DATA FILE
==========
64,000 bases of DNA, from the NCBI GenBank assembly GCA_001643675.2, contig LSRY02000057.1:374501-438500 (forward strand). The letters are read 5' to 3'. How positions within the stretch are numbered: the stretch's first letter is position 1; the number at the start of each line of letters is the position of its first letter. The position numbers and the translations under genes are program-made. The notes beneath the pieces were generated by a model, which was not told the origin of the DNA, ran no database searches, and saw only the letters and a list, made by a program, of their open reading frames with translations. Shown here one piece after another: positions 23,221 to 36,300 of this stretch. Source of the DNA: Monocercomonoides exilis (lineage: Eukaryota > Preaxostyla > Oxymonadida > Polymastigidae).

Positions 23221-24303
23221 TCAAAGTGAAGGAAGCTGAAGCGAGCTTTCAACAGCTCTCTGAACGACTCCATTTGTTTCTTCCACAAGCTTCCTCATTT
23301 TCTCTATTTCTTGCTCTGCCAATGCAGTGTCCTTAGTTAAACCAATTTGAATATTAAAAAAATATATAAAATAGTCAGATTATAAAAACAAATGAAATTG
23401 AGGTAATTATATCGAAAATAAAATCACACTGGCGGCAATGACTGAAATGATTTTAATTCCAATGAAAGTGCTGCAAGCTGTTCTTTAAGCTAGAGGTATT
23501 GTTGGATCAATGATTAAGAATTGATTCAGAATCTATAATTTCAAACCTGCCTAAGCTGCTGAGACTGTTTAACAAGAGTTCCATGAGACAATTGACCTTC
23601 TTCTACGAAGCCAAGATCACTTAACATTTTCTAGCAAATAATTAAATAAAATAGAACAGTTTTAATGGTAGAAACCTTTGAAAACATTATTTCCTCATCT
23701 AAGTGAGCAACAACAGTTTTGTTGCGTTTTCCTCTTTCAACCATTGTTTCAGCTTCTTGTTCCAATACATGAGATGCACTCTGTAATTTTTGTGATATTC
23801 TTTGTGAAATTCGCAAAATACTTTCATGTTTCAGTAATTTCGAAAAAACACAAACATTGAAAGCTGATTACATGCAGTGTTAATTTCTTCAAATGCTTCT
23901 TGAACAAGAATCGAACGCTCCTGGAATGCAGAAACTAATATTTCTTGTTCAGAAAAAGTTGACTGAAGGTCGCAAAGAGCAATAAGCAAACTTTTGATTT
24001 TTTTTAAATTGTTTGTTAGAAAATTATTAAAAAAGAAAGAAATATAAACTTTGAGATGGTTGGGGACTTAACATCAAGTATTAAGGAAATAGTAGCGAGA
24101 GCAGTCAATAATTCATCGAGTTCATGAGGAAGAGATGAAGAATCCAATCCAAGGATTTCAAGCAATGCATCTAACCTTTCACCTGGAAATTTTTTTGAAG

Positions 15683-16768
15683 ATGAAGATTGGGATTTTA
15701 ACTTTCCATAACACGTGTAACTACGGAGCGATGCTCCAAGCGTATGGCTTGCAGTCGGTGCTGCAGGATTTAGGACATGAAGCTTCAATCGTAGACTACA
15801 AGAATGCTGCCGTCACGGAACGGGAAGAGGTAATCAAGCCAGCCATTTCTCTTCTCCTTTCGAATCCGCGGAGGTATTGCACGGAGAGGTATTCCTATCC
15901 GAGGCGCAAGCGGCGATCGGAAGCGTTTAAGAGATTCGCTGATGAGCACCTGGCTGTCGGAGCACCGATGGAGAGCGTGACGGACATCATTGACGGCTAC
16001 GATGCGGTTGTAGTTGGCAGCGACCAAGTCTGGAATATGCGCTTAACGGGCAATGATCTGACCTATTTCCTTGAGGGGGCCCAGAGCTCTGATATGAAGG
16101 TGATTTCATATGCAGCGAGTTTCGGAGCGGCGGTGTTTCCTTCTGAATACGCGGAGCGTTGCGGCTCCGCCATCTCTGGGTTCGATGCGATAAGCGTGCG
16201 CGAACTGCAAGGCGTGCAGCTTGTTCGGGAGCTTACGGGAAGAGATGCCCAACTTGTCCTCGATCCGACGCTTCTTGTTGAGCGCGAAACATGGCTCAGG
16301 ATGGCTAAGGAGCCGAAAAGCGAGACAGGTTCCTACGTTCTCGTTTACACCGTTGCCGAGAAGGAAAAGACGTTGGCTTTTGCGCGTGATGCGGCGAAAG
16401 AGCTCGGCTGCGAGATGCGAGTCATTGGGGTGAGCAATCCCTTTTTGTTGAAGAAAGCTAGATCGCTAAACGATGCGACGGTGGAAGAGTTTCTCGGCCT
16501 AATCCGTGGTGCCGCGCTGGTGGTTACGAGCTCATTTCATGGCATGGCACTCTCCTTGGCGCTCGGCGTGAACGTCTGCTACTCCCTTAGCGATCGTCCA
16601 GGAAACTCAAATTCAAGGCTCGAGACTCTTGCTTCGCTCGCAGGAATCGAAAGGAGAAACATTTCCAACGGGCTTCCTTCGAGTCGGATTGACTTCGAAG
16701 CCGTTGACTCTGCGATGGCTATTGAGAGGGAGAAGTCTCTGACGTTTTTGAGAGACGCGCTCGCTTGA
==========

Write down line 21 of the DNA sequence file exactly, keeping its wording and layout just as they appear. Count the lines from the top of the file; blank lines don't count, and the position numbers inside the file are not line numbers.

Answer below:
16301 ATGGCTAAGGAGCCGAAAAGCGAGACAGGTTCCTACGTTCTCGTTTACACCGTTGCCGAGAAGGAAAAGACGTTGGCTTTTGCGCGTGATGCGGCGAAAG